By Irina Pacheco, CFA, Quantitative Strategist and Portfolio Manager Multi-Asset Solutions, BMO Global Asset Management, and Michael Swope, CFA, Vice President, Manager Selection, Multi-Asset Solutions, BMO Global Asset Management
With extraordinary returns across international equity markets in 2017 investors could easily justify increased enthusiasm for passive investing. Why pay for active management when the MSCI EAFE Index is up over 25% and the MSCI Emerging Markets Index rises 37%? At the same time, most investors know that 2017’s high returns and low volatility were, indeed, extraordinary.
Market turbulence so far in 2018, however, is cause to pause and take a closer look at a subset of the investment universe BMO Global Asset Management calls “high-conviction” (HC) active strategies, and assess whether they offer measurable benefits versus index funds or low tracking error active strategies.
What is the high-conviction universe?
In our analysis, we used composite data as reported to Morningstar1, and focused on international developed markets and emerging markets. We used five different characteristics to identifying HC strategies: tracking error, beta, R-squared, upside/downside capture, and active share. The table below shows the filtering guidelines for each characteristic.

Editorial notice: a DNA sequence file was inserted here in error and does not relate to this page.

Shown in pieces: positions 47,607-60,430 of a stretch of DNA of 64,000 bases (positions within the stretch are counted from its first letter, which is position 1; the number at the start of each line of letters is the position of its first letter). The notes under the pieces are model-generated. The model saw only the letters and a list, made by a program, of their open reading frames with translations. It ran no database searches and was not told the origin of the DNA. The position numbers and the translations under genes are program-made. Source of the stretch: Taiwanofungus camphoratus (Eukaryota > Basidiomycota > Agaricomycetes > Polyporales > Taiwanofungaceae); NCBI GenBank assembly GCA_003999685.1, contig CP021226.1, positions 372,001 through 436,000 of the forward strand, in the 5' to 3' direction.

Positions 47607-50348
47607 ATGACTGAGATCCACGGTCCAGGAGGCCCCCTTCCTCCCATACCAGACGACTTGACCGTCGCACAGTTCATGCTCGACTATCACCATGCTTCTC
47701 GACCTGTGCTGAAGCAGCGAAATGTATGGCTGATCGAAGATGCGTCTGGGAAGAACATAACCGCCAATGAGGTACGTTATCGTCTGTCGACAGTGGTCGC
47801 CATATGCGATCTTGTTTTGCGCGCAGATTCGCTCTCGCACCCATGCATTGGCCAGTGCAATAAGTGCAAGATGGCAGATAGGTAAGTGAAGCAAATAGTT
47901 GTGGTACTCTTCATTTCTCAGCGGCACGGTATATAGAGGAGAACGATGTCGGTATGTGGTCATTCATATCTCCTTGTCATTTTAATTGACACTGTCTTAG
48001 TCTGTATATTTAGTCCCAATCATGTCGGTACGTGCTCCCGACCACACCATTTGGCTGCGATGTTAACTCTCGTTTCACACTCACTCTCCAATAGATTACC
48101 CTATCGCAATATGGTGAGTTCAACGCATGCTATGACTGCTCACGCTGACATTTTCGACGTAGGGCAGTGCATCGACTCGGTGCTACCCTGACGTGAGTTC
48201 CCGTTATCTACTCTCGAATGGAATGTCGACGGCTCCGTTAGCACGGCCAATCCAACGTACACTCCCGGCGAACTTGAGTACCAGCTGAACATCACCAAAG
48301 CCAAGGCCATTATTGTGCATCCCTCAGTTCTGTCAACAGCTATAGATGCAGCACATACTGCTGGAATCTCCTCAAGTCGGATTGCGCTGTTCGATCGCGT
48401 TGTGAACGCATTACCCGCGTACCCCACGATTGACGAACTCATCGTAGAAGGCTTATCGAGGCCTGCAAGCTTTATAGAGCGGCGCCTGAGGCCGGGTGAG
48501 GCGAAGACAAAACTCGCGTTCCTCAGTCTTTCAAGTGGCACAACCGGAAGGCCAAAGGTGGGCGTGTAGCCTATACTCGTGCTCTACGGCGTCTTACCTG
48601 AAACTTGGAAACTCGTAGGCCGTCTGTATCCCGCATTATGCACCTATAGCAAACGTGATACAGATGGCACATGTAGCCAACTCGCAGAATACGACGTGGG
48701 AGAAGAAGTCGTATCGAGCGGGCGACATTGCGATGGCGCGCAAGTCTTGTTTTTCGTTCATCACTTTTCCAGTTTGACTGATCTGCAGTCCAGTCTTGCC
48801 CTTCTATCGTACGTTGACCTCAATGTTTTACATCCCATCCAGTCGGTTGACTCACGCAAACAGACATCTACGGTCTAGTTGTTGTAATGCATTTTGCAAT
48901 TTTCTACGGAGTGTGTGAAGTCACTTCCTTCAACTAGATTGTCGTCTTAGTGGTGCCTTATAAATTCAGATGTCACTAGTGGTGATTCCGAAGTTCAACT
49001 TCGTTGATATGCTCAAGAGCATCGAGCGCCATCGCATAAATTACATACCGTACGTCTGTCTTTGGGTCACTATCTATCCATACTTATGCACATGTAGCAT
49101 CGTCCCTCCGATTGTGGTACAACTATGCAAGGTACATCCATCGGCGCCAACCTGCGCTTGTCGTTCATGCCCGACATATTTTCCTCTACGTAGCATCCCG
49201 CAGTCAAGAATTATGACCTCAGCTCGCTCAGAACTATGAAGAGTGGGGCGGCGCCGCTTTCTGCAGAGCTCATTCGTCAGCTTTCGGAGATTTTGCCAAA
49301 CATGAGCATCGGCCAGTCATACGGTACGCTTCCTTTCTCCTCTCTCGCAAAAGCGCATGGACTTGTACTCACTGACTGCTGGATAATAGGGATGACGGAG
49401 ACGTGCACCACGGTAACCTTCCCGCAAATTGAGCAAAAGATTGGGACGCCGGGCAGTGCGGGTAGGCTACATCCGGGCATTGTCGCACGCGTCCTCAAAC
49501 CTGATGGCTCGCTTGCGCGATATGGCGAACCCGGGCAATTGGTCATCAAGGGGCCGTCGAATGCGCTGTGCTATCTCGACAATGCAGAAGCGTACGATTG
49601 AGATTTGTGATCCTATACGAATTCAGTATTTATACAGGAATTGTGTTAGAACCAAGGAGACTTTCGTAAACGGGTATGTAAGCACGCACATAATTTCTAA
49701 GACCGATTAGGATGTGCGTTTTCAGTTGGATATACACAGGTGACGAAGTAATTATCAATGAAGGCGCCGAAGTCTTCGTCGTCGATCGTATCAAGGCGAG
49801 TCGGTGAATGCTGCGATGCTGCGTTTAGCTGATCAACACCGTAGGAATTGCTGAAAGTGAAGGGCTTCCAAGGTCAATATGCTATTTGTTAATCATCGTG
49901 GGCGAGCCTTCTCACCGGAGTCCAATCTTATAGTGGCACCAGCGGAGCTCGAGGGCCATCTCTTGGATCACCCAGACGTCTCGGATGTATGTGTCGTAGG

We established an overall HC universe by including composites that appeared in three out of the five groups created by these filtering guidelines. (Strategies that fell outside of these filtering guidelines are “non-HC” strategies.) To mitigate the concern that the same historical data used to create the HC universe was also used to measure its performance we imposed a high frequency (greater than 50% for all characteristics but active share) on how often a strategy was required to meet three of the filtering guidelines2. This gives us greater confidence the strategies selected would have populated the HC universe even if other time periods were used for filtering. Survivorship bias also affects our results, as underperforming composites may have exited the universe. In a sense, however, survivorship bias gives our results a more conservative tilt due to the upward pressure on the surviving strategies to outperform the benchmark and their peers.
In order to evaluate the HC universe, we examined the historical risk/return trade-off using an average of one- and three-year rolling returns versus annualized risk (standard deviation). All five filtering guidelines revealed HC strategies had higher average returns and lower standard deviation over rolling windows versus the full universe, the benchmark and an ETF3 designed to track the benchmark. Risk/return data is shown in the following charts:
Downside risk mitigation